Indian jasmine, flower-bearing and fragrant

Indian jasmine is a very beautiful fragrant climbing vine that blooms all summer long.

Short list of Indian Jasmine facts

Name – Trachelospermum jasminoides
Family Apocynceae or dogbane
Type climbing shrub
Height 16 feet (5 m)

Exposure
full sun
Soil well-drained
Foliage evergreen
Flowering June to October

Here are the practices that will help you have beautiful blooming.

  • If you’re looking for advice on winter jasmine, often used for growing indoors, follow this link.

Planting Indian jasmine

Indian jasmine is planted indifferently in fall or in spring.

Apart from these two periods, avoid at any cost days of high temperatures or of freezing cold.

Make the most of its smooth jasmine fragrance, and set it up near a passageway or a window so that you may benefit with all your senses, not only the eyes!

Preparing Indian jasmine cuttings is rather easy, it is performed in spring.

Planting, pruning, and caring for Indian jasmine

No pruning is formally required but an annual makeover at the end of winter will enhance blooming.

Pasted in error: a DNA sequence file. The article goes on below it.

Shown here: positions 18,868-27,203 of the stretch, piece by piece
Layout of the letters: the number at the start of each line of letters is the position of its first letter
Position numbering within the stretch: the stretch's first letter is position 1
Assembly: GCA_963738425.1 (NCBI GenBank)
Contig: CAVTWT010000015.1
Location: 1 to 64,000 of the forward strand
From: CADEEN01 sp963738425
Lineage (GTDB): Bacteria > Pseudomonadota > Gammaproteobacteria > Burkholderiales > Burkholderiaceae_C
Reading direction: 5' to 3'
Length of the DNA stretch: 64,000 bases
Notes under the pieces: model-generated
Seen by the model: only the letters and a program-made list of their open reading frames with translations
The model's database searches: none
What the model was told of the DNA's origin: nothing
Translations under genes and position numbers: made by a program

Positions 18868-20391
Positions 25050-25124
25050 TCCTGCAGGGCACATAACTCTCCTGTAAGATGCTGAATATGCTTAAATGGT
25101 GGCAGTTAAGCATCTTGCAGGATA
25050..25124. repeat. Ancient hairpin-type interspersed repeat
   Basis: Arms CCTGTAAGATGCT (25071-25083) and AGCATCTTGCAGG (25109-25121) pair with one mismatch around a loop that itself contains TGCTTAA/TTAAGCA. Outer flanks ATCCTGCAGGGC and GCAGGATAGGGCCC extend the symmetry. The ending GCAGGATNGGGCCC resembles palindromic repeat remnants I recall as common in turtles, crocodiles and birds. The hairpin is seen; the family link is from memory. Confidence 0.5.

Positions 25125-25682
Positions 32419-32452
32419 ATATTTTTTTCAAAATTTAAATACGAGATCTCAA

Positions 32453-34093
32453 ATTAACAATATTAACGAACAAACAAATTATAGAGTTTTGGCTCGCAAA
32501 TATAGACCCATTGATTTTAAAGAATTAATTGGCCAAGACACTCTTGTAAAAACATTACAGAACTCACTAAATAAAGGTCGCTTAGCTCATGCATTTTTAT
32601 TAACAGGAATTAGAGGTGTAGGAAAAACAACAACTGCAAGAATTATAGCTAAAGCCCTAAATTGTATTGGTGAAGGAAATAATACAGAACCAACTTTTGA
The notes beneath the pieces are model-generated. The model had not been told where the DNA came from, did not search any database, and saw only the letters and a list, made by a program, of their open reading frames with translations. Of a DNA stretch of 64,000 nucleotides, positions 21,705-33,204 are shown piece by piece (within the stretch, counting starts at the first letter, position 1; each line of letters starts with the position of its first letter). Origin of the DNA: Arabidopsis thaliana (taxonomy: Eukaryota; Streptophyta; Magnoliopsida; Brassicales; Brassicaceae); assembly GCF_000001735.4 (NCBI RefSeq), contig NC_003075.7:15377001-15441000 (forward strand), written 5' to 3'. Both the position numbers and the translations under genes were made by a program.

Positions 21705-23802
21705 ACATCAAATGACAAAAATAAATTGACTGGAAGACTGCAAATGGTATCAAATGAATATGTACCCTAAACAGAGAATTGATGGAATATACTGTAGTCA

If you wish to balance the shape or reduce the size of your plant, do it at the end of winter or at the very beginning of spring.

Learn more about Indian jasmine

Indian jasmine wall of flowers from afarIndian jasmine, native to Asia and sometimes called star jasmine, earned its name due to the jasmine-like fragrance that emanates from its blooming.

Its inflorescence is very beautiful and its evergreen leafage lasts all year long. It is a relatively hardy climbing vine.

This beautiful climbing shrub is easy to care for and maintaining it is a breeze.

It is perfectly suited to covering a wall, but also makes for great ground cover or pot arrangement material.
Note that if you grow it in a pot it will stay small.

At the beginning, attach your Indian jasmine to a lattice because it has trouble starting off, but afterwards it will wind around on its own.

Smart tip about Indian jasmine

If you’re hoping for it to climb, help it out at the beginning because it isn’t quite good at attaching itself at the start.

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Trachelospermum jasminoides
Posted by tirid on 19 October 2015

Trachelospermum jasminoides ( jasmin étoilé ) transplantation !
Posted by dam56 on 01 September 2010